“I think on any reasoning, given the technology of the time, the Germans never could have taken over Russia in the ‘40s or ‘50s,” Sansom says. “It’s just too hostile. Okay, if Britain had gotten out of the war, the Germans would have had more troops to send and they might have gotten further along in 1941 when they caught Stalin by surprise. But just as the Russians pushed back in the real world, they would have similarly pushed back in this alternative world. The Germans would also have faced a fierce partisan movement hiding in the woods.”

One of the most interesting aspects of the book is that its characters are drawn so very realistically. David Fitzgerald is no hard-hitting hero, and Gunther Hoss is no black-hat villain, as Sansom explains.

“I wanted David and his wife to be living embodiments of the problems people face with collaboration and resistance,” he says. “On one hand, if there is a totalitarian regime, you may hate it and want to resist. But on the other hand, if you want to keep your job and your family safe, that’s a very strong motivation for collaboration. I wanted to have David right on the cusp of that dilemma. He has every possible incentive to conceal the fact that he’s Jewish, but he can’t help feeling sympathy for what is happening to the Jews of Britain. He’s a very old-fashioned, conservative, honorable civil servant. He wants a quiet life with his family but he’s pushed the other way by his own decency.”

Hoss, on the other hand, was a key character to portray. It’s easy and common to portray Nazis, especially the Gestapo and S.S., as cartoonish villains out of an Indiana Jones movie, but Sansom decided to take a novel approach.Sansom_cover

“It’s so easy to portray flat, one-dimensional characters,” he says. “There’s a standard figure in crime fiction that harkens back to Raymond Chandler, this disillusioned, rather shabby detective with a messy, unsuccessful private life. I thought about what it would mean if upon creating a character like him, instead of serving justice, he’s absolutely dedicated to this hideous cause. So I invented Gunther Hoss, who is a sort of down-on-his-heels policeman who, unlike most similar characters, is a totally convinced ideologue. He’s a total believer. That was my key to Gunther so that one could perhaps gain some sympathy for his disappointments and failures as a man, perhaps some admiration for his skill, but also be appalled by his carrying out of Nazi ideals.”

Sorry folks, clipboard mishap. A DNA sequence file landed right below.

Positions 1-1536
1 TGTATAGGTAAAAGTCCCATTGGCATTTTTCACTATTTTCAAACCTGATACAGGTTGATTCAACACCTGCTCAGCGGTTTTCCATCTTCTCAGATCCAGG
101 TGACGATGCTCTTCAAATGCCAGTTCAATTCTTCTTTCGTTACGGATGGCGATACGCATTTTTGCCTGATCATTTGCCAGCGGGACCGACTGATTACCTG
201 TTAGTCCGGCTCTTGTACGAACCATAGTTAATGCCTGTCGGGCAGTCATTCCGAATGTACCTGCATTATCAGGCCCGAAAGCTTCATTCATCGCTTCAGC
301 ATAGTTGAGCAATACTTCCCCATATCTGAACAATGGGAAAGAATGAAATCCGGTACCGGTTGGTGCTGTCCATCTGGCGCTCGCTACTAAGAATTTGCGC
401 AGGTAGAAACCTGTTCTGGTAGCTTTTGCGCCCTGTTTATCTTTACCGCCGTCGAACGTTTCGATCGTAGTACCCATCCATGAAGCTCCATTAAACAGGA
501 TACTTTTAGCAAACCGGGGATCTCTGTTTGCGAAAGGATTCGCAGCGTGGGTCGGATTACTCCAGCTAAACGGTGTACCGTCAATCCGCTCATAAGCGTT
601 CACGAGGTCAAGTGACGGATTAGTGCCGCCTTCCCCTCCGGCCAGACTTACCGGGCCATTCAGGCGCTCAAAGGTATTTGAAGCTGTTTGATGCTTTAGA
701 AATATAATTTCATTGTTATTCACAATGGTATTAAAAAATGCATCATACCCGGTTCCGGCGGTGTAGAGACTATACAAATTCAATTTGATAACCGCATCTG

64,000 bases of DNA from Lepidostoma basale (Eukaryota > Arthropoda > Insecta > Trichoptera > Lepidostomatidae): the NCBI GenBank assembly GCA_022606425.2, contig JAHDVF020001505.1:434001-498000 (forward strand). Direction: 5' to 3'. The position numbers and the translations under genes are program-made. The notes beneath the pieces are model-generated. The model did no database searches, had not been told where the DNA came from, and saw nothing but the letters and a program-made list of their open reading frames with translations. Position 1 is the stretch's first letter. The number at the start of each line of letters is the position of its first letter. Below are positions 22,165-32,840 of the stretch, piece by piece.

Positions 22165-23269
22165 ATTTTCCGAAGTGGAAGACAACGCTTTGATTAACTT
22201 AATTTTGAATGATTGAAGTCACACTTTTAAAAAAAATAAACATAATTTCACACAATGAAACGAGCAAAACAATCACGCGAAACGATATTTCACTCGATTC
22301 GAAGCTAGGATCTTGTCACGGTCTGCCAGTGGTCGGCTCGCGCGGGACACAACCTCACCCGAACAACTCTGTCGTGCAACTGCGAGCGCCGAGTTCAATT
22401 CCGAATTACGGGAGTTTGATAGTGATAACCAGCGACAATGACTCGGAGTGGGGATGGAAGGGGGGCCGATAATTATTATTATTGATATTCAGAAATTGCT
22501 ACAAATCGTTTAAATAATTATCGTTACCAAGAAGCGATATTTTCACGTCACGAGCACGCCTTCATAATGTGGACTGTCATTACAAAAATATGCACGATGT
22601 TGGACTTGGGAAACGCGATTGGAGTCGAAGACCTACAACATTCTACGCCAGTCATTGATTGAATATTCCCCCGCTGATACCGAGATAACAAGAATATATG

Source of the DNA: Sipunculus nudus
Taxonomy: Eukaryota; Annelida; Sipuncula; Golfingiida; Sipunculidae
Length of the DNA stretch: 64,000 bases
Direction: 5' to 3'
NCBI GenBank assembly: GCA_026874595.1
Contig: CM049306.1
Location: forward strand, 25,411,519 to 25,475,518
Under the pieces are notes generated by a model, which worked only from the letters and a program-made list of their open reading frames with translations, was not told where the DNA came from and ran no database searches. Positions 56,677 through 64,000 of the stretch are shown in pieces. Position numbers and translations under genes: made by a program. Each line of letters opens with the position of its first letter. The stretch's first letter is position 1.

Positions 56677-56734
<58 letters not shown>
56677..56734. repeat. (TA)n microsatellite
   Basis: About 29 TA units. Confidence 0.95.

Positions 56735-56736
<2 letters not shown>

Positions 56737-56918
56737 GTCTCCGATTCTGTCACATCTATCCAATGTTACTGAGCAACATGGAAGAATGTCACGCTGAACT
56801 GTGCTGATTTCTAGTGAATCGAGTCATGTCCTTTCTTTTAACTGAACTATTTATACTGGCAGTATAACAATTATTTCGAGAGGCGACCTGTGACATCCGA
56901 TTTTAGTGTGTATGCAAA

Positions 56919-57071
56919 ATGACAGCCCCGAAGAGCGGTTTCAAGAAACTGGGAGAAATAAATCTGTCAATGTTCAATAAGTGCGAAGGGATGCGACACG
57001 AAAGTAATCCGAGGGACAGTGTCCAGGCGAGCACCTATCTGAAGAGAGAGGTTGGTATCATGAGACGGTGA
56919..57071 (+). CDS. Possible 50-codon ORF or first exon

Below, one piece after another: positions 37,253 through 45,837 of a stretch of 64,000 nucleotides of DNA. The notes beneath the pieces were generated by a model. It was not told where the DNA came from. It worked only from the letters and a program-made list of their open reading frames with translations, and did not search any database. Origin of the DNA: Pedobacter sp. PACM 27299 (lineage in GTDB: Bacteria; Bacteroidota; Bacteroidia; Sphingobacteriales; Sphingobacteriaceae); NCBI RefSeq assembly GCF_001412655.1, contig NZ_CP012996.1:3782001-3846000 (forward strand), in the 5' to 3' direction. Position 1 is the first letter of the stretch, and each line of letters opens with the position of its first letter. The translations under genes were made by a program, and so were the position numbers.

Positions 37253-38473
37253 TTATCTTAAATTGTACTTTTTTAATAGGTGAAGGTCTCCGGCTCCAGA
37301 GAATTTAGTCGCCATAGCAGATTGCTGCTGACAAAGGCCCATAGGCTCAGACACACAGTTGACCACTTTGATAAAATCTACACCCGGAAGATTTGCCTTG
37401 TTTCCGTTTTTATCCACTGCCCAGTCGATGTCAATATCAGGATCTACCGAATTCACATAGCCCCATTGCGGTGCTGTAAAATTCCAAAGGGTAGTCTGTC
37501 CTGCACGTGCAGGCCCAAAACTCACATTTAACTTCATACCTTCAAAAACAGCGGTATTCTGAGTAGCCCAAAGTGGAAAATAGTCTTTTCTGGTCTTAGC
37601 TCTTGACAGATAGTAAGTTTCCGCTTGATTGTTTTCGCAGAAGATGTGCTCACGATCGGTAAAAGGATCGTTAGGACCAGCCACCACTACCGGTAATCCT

It’s a frightening world where world-shattering details are dropped indiscriminately—the “Final Solution” has already been carried out with icy efficiency, while Hitler’s ambitious scientists continue to institutionalize their research into eugenics and other pseudo-sciences. It’s a frightening path whose destination is meant to serve as a warning to today’s ideologues as well.

“I wanted to portray Britain becoming a semi-authoritarian state,” Sansom says. “I wanted to show it happening over time, because that’s often how it happens. Sometimes it happens overnight, as when you had the coup in Chile. But more often, there’s a slow, grinding pressure that goes on for years. It’s a turn of a screw and a turn of a screw and then you wake up and find yourself in a vice.”

As frightening as it is, Sansom—who like others, still refers to World War II as “The Good War”—refuses to give Hitler leave to continue his reign of terror.

“The other thing I was determined about was that the Nazi dream was going to fail and they were not going to win,” he says. “I think there’s good reason to think that events might have played out as I’ve portrayed them in my book. The Nazi state would have been hopelessly bogged down in Russia and Hitler really did have health problems, so there is every likelihood the whole awful mess would have collapses. I wondered how long that would take so I settled on 1952.”

Although his writing has slowed some as Sansom has struggled with some medical issues, readers will be happy to hear that the author is two-thirds of the way through a new Matthew Shardlake novel set in 1546 that portrays the end of Henry VIII’s reign and the struggle for control of the boy king who is set to inherit the realm. In the meantime, he’s very proud of the success of Dominion and is eager for it to hit American shores. Asked for any other messages he would care to broadcast, Sansom is thoughtful and characteristically to the point.

“I suppose the first message would be that this is genuinely how it could have turned out in Europe,” he says. “The second is to beware of people who put nationality ahead of other issues.”

Clayton Moore is a freelance writer, journalist, book critic, and prolific interviewer of other writers. His work appears in numerous newspapers, magazines, websites and other media. He is based in Boulder, Colorado.